Patients suffering from rare and orphan lung diseases often feel frustrated and angry because of a delayed diagnosis and the insufficient experience of their nearest physician.
As many diseases can be classed as rare or orphan, pulmonologists need to cooperate through networks and form connections with specialised reference centres to ensure optimal diagnosis and care.
Participation in registries and clinical studies helps to increase the collective and individual knowledge of respiratory specialists.
Providing information to patients both directly and through patients' associations is a necessity, as orphan diseases are not a regular subject covered in medical reports in the lay press.
Action is being taken by the ERS to include rare and orphan lung diseases in scientific and educational programmes and to develop task forces for specific diseases.
To motivate the interest of chest physicians in rare orphan lung diseases.
To define rare and/or orphan lung diseases.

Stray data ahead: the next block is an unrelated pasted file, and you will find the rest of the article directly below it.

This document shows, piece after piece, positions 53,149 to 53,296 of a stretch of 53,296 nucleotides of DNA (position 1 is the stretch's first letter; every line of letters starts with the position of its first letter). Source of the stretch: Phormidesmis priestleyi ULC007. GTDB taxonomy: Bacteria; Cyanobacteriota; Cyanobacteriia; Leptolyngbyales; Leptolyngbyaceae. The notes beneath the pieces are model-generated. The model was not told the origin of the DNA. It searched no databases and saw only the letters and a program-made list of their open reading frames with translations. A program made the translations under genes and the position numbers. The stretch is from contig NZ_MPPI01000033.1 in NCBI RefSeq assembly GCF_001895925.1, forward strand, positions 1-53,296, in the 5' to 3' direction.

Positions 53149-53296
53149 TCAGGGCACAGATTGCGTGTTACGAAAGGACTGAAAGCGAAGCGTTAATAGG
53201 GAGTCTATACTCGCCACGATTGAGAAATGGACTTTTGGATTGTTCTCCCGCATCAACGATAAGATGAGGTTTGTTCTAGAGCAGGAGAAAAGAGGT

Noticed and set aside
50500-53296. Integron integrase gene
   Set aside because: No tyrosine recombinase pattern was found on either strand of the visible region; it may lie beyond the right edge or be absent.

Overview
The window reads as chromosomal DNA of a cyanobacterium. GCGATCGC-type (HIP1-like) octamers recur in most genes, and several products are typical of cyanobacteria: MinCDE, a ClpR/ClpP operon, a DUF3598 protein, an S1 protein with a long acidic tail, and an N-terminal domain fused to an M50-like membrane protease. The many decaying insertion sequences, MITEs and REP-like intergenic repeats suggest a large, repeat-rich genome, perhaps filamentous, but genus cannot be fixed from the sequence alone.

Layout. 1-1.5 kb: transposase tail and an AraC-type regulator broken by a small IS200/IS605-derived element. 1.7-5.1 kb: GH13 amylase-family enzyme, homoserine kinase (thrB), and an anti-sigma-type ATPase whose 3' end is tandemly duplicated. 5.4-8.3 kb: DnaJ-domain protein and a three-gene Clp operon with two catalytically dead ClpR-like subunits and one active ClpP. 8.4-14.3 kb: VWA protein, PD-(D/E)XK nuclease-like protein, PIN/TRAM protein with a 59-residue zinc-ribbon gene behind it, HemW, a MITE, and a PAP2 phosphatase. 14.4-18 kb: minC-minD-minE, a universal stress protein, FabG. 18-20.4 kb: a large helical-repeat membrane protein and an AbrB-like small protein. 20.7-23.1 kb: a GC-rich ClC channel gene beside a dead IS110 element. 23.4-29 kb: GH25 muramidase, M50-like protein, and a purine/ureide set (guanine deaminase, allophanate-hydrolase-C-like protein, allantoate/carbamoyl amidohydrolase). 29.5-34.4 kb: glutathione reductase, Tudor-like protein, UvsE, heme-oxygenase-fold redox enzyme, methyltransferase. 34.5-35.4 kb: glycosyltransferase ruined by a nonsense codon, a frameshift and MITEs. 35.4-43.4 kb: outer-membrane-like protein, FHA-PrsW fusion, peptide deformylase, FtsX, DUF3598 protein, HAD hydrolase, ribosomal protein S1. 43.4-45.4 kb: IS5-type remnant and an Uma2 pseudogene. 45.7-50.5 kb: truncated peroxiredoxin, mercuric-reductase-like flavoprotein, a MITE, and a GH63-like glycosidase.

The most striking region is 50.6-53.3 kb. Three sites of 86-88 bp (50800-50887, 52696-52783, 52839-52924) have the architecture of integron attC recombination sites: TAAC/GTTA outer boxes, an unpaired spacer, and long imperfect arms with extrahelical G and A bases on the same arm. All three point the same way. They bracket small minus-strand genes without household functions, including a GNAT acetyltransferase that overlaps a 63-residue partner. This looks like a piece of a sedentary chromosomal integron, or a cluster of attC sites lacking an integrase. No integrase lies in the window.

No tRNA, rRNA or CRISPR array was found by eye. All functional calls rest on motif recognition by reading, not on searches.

To provide information on orphan drugs.
To give examples of orphan lung diseases.
To provide details about patient associations, networks and reference centres.
Summary Patients with rare lung diseases often feel isolated, especially if their physician has limited experience and knowledge of their disease. They can feel like an “orphan” in the field of healthcare. A respiratory professional who does not work in a large hospital in a big town may not feel concerned by rare and so-called orphan lung diseases, since it is often supposed that these diseases are reserved for university specialists. However, this should not be the case, as patients live in different locations throughout every country and have proximity healthcare needs. Therefore, every respiratory professional should meet several patients with a rare disease in the course of their career. This review examines how to deal with such patients and where information can be obtained in order to offer the best current care.
- ©ERS 2005
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